Having proved that our beloved Lord is fairly entitled to the name, let me add that he is by office the sole and alone Master of the church.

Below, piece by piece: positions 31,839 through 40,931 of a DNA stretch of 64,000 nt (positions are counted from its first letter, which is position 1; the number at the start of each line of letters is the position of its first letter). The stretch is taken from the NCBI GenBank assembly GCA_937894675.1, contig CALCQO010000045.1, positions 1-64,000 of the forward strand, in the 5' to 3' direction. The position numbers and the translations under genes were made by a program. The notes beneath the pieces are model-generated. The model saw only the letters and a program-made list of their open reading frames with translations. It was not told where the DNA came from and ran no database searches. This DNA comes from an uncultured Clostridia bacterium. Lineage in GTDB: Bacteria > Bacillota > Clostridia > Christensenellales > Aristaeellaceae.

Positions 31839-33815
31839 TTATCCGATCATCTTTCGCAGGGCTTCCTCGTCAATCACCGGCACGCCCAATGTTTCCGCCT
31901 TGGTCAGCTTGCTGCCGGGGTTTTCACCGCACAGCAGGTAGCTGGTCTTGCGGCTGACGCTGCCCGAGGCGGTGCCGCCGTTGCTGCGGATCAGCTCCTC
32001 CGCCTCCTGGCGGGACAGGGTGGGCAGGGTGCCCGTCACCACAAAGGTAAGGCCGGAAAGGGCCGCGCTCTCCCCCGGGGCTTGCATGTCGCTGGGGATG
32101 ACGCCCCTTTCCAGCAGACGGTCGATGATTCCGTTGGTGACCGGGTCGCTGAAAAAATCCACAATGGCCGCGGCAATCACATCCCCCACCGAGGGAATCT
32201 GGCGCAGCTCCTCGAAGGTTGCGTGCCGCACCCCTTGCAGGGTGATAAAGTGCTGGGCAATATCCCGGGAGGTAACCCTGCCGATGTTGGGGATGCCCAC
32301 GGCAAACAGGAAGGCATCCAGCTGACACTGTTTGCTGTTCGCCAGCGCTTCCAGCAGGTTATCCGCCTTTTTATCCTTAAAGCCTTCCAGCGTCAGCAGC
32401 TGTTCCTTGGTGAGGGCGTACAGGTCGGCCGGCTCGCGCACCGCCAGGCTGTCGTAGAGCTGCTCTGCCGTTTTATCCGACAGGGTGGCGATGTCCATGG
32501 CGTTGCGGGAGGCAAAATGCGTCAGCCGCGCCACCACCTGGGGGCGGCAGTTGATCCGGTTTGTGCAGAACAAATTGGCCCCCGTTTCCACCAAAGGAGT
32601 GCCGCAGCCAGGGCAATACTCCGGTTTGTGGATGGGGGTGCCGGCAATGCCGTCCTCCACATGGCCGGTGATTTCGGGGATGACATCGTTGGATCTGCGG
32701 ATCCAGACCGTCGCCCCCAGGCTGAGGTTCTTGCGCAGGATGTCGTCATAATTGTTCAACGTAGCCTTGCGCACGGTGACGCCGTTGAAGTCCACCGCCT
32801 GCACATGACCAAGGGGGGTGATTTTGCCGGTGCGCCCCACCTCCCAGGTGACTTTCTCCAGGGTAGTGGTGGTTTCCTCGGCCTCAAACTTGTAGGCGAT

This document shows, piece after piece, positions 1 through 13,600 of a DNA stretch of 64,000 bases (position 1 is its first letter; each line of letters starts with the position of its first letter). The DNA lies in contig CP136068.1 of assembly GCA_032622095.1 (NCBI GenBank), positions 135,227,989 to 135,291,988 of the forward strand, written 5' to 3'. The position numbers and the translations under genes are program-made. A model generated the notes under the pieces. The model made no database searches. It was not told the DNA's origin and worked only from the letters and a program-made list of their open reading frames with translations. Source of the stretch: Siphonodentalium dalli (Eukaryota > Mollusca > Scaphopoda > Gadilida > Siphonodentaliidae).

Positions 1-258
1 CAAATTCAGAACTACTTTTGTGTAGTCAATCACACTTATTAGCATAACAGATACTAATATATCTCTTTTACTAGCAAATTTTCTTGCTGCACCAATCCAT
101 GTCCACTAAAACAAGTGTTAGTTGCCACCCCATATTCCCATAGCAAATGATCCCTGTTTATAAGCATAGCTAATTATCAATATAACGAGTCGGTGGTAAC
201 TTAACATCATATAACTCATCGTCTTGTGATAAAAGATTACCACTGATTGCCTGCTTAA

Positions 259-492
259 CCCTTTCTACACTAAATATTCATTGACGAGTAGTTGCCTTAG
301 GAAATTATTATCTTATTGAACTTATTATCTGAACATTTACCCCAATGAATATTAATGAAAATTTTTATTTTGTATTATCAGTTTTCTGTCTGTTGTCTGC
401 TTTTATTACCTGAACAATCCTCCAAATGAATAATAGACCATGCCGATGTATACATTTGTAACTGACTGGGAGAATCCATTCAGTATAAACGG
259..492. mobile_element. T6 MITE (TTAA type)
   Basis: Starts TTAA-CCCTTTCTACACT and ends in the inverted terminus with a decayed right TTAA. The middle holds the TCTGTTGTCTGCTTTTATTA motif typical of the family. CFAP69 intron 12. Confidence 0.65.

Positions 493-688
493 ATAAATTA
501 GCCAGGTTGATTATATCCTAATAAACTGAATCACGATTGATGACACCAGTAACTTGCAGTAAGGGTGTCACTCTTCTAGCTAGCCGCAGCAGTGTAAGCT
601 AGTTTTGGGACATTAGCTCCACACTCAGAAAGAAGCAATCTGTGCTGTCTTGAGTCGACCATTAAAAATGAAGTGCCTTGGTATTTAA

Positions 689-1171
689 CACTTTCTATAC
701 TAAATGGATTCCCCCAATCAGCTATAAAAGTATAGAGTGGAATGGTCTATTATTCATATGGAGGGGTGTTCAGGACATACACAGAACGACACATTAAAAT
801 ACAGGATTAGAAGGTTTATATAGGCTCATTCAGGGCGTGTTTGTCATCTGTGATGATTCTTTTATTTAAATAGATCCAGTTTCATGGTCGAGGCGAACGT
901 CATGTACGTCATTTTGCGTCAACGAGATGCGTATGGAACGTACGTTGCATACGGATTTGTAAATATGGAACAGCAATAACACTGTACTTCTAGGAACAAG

There is in the Christian church no authority for a doctrine but Christ’s word. The inspired book which he has left us, charging us never to diminish a letter or add a syllable, that is our code imperial, our authorised creed, our settled standard of belief. I hear a great deal said of sundry “Bodies of divinity,” but my own impression is that there never was but one body of divinity, and there never will be but one, and that is Jesus Christ in whom “dwelleth all the fulness of the Godhead bodily.” To the true church her body of divinity is Christ. Some churches refer to other standards, but we know no standard of theology but our Master. “I, if I be lifted up,” saith he, “will draw all men unto me;” we feel no drawings towards any other master. He is the standard,— “Unto him shall the gathering of the people be.” We are not of those who will go no further than Martin Luther. Blessed be God for Martin Luther! God forbid that we should say a word in depreciation of him. But were we baptised unto Martin Luther? I trow not. Some can never budge an inch beyond John Calvin, whom I reverence first of all merely mortal men; but still John Calvin is not our master, but only a more advanced pupil in the school of Christ. He teaches, and, as far as he teaches as Christ taught, he is authoritative, but where Calvin goes apart from Jesus he is no more to be followed than Voltaire himself. There be brethren whose one reference for everything is to the utterances of John Wesley. “What would Mr. Wesley have said?” is a weighty question with them. We think it a small matter what he would have said, or what he did say for the guidance of Christians, now so many years after his departure; far better is it to enquire what Jesus says in his word. One of the grandest of men that ever lived was Wesley, but he is no master of ours. We were not baptised in the name of John Wesley, or John Calvin, or Martin Luther. “One is our Master, even Christ.” And now the parliament of our country is about to set apart a learned judge to decide what is right in a so-called church of Christ, and he is to say, “This garment you may wear, and that you shall not; hitherto your ritual shall go but no further.” In his person the House of Commons is to be recognised as the creator and lord and master of the Church of England, to whom he will say, “Do this,” and she will do it, or “Refrain,” and she will stay her hand. She must crouch and bend, and take her meat like any dog from the hand that patronises her, and her collar, made of what brass or leather Caesar chooseth to ordain, shall bear this motto, “His servants ye are whom ye obey.” Why, the poorest minister in the most despised of our churches, whose poverty is thought to make him contemptible, but whose poverty is his glory if he bears it for Christ’s sake, would scorn to have any spiritual act of his church submitted to the judgment of the state, and would sooner die than be dictated to in the matter of divine worship. What has the church to do with the state? Our Master and Lord has set up a kingdom which owns no other King but himself; and we cannot bow, and will not bow, before decrees of Parliament and lords and kings m spiritual things. Christ’s church has but one head, and that is Christ, and the doctrines which the church has to teach cannot be tested by a Court of Arches, or a bench of bishops, or a synod of ministers, or a presbytery, or a conference. The Lord Jesus Christ has taught us this and that: if his teaching be contradicted, the contradiction is treason against his crown. Though the whole church were assembled, and that church the true one, if it should contradict the teaching of Christ, its decrees ought to be no more to a Christian than the whistling of the wind upon the mountain wilds, for Christ is Master, and none but Christ. Though an apostle or an angel from heaven preach any other doctrine than that of our Lord, let him be accursed I would God that all Christians stood up for this. Then would